At the beginning of the film “James Franco Erased,” which had its SF premier this weekend at The Castro, James Franco is handed a glass of milk, sips, then lowers the class and stares dumbfounded into the camera. What follows are two hours of grimaces, slow deliberate breathing, and clenched breathless staggering — in short, it would appear that the actor is struggling desperately not to shit.

Sadly, this is not the intention of the film. At a Q&A following the screening, the audience was informed that Franco was instructed to merely tone down his acting, to only display 10% of the emotion he normally would. When this proved too muted, the emotion rate was increased to 50%. Apparently, 50% of a normal James Franco performance looks like painful constipation.

When was the last time you said, “oh, it’s just like that famous James Franco line”? If Carter had cast, say, William Shatner, things might’ve been different.The film was directed by an artist named Carter. He is not the former president, but it’s fun if you imagine that he is, and so we shall be doing precisely that for the remainder of this article. During the Q&A, former president Jimmy Carter was given the opportunity to elaborate on his intentions. “I wanted to try to erase his performance,” said the peanut farmer, comparing his movie to a famous painting that had been wiped off the canvas.

To this end, Carter created a compilation of Franco’s performances in other films and TV shows, and asked the actor to re-enact them, minimally, on a nearly-bare set. By removing the emotion and context from the performances, could he be said to be erased?

Well, no.

There are a number of problems here: James Franco’s performances, while lovely, are not quite famous enough to be recognizable. When was the last time you said, “oh, it’s just like that famous James Franco line”? If Carter had cast, say, William Shatner, things might’ve been different. Shatner, at least, has a proven aptitude for self-parody. Sadly, he probably would not have elicited the same response from the mostly-female audience at the screening that screamed for James Franco like he was all four Beatles.

Also! The movie is unbelievably boring. Nothing happens — it’s just long takes of sexy Mr. Franco mumbling random lines, wandering around, writing notes, wiggling his fingers. (ART!) Because there is nothing else to look at, it’s hard not to become fixated on the actor, and to study his every movement in the hopes of catching something compelling. Rather than erasing him, the film makes him stand out even more than ever. “James Franco Emphasized” is more like it.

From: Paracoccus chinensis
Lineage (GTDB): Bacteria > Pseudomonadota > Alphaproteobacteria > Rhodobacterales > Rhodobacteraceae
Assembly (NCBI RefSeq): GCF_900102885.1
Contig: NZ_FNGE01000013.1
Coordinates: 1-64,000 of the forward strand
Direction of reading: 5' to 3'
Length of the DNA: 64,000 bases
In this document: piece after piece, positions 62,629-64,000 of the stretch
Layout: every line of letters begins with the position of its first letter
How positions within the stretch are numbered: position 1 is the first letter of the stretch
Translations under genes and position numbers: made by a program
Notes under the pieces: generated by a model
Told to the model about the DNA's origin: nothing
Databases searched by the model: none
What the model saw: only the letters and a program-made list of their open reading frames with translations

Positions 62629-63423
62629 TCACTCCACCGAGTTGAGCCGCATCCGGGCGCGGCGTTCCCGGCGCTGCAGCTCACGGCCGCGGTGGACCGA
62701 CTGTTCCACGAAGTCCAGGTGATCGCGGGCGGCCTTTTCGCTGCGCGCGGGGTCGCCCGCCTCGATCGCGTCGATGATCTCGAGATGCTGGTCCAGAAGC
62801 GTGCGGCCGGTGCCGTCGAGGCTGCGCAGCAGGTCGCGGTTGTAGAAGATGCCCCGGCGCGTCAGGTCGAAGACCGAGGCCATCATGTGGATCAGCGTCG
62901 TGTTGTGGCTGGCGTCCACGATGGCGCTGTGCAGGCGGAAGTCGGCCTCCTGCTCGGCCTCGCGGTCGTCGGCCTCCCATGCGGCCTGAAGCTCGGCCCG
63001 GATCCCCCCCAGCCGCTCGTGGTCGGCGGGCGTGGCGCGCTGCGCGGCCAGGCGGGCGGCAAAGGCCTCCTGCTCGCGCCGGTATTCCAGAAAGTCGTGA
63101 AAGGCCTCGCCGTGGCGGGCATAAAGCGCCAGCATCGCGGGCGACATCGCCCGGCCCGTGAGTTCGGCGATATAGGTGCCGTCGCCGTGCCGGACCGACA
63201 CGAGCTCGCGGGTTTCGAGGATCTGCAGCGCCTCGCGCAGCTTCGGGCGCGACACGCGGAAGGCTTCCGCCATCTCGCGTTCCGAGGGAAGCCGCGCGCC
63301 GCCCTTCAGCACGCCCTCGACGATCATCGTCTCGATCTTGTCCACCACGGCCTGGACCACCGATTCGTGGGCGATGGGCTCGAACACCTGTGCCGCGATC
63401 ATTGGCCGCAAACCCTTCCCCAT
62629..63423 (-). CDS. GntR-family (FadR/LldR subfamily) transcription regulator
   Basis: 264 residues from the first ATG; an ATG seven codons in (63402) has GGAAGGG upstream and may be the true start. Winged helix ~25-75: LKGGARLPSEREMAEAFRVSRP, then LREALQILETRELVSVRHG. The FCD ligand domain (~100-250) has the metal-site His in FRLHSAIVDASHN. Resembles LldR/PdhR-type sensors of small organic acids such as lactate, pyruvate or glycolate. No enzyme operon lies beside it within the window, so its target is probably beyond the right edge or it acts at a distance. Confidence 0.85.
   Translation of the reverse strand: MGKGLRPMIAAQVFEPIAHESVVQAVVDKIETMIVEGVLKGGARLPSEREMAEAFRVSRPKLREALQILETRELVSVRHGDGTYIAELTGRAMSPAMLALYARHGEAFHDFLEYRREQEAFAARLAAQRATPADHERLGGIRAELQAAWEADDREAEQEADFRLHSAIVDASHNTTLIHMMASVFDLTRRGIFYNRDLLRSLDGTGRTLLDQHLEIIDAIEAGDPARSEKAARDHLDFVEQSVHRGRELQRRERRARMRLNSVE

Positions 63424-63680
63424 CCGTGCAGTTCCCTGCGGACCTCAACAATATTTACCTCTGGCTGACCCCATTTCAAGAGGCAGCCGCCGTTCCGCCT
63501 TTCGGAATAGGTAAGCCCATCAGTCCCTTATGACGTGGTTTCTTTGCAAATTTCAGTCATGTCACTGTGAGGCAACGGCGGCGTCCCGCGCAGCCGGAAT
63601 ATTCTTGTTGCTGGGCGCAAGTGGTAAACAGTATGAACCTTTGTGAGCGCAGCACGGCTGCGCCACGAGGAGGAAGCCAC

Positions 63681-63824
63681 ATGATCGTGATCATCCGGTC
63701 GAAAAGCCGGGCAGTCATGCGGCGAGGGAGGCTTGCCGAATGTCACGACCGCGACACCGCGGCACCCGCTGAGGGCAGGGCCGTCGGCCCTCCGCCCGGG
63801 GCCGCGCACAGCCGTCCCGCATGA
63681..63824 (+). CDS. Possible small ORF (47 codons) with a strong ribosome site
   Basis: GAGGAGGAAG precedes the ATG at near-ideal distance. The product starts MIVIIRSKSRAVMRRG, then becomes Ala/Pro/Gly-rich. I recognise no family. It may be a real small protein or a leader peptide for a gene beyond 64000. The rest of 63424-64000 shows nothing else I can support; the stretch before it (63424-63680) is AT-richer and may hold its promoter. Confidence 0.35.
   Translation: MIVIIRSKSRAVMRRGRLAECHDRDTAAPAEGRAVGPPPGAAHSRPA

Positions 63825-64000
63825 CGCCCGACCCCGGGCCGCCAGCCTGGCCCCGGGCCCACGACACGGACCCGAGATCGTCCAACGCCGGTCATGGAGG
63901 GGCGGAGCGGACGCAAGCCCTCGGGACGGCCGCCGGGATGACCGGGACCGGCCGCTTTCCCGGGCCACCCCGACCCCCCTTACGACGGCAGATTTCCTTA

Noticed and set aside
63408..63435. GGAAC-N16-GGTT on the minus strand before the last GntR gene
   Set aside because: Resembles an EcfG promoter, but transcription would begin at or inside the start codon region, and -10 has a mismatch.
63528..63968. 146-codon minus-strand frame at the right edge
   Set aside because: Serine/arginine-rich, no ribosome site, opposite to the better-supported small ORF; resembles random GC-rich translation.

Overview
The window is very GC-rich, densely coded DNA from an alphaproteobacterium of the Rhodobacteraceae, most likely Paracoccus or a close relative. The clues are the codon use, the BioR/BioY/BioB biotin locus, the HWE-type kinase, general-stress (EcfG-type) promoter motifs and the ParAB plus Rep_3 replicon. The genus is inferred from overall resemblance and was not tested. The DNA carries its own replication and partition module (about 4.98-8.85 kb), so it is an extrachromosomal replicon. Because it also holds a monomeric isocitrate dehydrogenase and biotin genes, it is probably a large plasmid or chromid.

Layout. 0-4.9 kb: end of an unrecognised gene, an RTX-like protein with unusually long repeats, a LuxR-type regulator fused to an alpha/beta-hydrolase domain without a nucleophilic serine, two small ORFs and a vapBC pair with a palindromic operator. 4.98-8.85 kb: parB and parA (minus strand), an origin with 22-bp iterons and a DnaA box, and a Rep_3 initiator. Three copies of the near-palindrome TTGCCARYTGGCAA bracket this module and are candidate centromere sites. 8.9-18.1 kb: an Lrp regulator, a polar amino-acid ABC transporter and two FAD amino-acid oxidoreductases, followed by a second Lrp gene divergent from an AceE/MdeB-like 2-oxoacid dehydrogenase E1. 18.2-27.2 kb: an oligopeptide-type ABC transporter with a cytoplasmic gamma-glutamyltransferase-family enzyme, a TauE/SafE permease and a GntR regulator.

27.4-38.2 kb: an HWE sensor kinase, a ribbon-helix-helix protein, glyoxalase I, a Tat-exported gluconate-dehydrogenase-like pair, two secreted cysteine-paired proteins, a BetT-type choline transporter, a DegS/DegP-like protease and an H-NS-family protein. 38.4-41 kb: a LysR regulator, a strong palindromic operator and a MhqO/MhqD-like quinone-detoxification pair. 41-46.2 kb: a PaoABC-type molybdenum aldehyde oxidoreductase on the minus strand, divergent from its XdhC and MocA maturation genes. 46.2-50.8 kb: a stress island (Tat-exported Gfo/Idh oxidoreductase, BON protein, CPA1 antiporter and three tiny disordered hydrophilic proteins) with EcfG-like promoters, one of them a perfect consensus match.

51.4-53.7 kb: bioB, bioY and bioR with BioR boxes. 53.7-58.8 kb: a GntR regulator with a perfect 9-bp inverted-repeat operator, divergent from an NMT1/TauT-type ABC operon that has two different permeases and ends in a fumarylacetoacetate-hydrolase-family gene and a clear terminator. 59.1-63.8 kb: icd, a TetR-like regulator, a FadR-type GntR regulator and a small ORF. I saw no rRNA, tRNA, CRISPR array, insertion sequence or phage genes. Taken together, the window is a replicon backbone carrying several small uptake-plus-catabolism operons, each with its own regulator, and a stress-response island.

Former President Carter has kindly uploaded a clip of his film to YouTube, and if you were to watch it sixty times in a row, the experience would be not unlike sitting through the entire film. You can also see the two YouTube videos that Carter has marked as “favorites.” One is his own. The other is a clip of a teenage boy dancing to Michael Jackson music. Highly recommended!

When the lights came up at the end of the Q&A, the woman sitting behind us in the balcony just shook her head and muttered towards the stage, “well done, you asshole.”

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  • alittlebird

    I was at this screening as well. I’m not writing to argue with your impression of the film–art in its most basic form should inspire diverse opinions and lead to dialogue, which this film does–but I am compelled to point out several factual errors in your article:

    It was water in the glass (not milk in the “class”, as you wrote)

    The film is 65 minutes long, not two hours

    Carter asked James to increase his emotional level from 10% to 15% (not 50%)

    This is simply sloppy journalism. And likening Carter to the former President was just lame. Now that your article is online, it’s nearly impossible to ERASE your errors. Please be more careful next time (or have your editor go to these events with you to ensure accuracy).